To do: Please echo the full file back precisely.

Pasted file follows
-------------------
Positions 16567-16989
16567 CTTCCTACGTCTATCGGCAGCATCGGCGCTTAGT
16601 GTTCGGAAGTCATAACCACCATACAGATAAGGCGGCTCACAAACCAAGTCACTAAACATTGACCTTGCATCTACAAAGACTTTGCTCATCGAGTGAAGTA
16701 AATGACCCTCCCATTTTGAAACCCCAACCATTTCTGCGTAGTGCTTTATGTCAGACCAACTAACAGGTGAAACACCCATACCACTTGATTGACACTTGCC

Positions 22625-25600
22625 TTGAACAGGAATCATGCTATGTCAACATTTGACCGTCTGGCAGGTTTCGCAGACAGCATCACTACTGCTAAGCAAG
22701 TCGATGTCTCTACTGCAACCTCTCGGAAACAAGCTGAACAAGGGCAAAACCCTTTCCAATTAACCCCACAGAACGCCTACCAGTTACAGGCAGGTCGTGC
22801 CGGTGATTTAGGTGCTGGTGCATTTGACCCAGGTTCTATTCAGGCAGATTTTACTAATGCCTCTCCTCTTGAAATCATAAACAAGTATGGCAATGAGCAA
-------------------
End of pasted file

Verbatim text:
Positions 16567-16989
16567 CTTCCTACGTCTATCGGCAGCATCGGCGCTTAGT
16601 GTTCGGAAGTCATAACCACCATACAGATAAGGCGGCTCACAAACCAAGTCACTAAACATTGACCTTGCATCTACAAAGACTTTGCTCATCGAGTGAAGTA
16701 AATGACCCTCCCATTTTGAAACCCCAACCATTTCTGCGTAGTGCTTTATGTCAGACCAACTAACAGGTGAAACACCCATACCACTTGATTGACACTTGCC

Positions 22625-25600
22625 TTGAACAGGAATCATGCTATGTCAACATTTGACCGTCTGGCAGGTTTCGCAGACAGCATCACTACTGCTAAGCAAG
22701 TCGATGTCTCTACTGCAACCTCTCGGAAACAAGCTGAACAAGGGCAAAACCCTTTCCAATTAACCCCACAGAACGCCTACCAGTTACAGGCAGGTCGTGC
22801 CGGTGATTTAGGTGCTGGTGCATTTGACCCAGGTTCTATTCAGGCAGATTTTACTAATGCCTCTCCTCTTGAAATCATAAACAAGTATGGCAATGAGCAA